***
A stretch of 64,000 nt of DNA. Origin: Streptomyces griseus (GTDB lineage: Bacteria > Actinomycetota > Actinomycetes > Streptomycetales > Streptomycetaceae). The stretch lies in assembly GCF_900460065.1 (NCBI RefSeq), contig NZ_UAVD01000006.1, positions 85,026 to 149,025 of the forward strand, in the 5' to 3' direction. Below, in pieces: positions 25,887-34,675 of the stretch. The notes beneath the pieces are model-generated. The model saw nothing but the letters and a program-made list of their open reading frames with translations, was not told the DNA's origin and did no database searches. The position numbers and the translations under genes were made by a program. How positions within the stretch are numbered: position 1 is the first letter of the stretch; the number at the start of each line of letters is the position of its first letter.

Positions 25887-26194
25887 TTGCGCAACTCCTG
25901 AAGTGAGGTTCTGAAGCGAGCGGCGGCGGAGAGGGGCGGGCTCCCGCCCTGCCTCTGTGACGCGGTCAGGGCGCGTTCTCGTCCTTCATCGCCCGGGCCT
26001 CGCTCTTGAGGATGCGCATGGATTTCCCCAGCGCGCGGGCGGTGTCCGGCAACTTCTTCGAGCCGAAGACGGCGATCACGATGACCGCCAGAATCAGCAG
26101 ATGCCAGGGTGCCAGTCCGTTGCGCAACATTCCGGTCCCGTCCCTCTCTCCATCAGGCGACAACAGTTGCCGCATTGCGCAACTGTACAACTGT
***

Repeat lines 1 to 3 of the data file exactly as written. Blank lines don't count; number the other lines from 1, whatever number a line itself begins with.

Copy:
A stretch of 64,000 nt of DNA. Origin: Streptomyces griseus (GTDB lineage: Bacteria > Actinomycetota > Actinomycetes > Streptomycetales > Streptomycetaceae). The stretch lies in assembly GCF_900460065.1 (NCBI RefSeq), contig NZ_UAVD01000006.1, positions 85,026 to 149,025 of the forward strand, in the 5' to 3' direction. Below, in pieces: positions 25,887-34,675 of the stretch. The notes beneath the pieces are model-generated. The model saw nothing but the letters and a program-made list of their open reading frames with translations, was not told the DNA's origin and did no database searches. The position numbers and the translations under genes were made by a program. How positions within the stretch are numbered: position 1 is the first letter of the stretch; the number at the start of each line of letters is the position of its first letter.

Positions 25887-26194
25887 TTGCGCAACTCCTG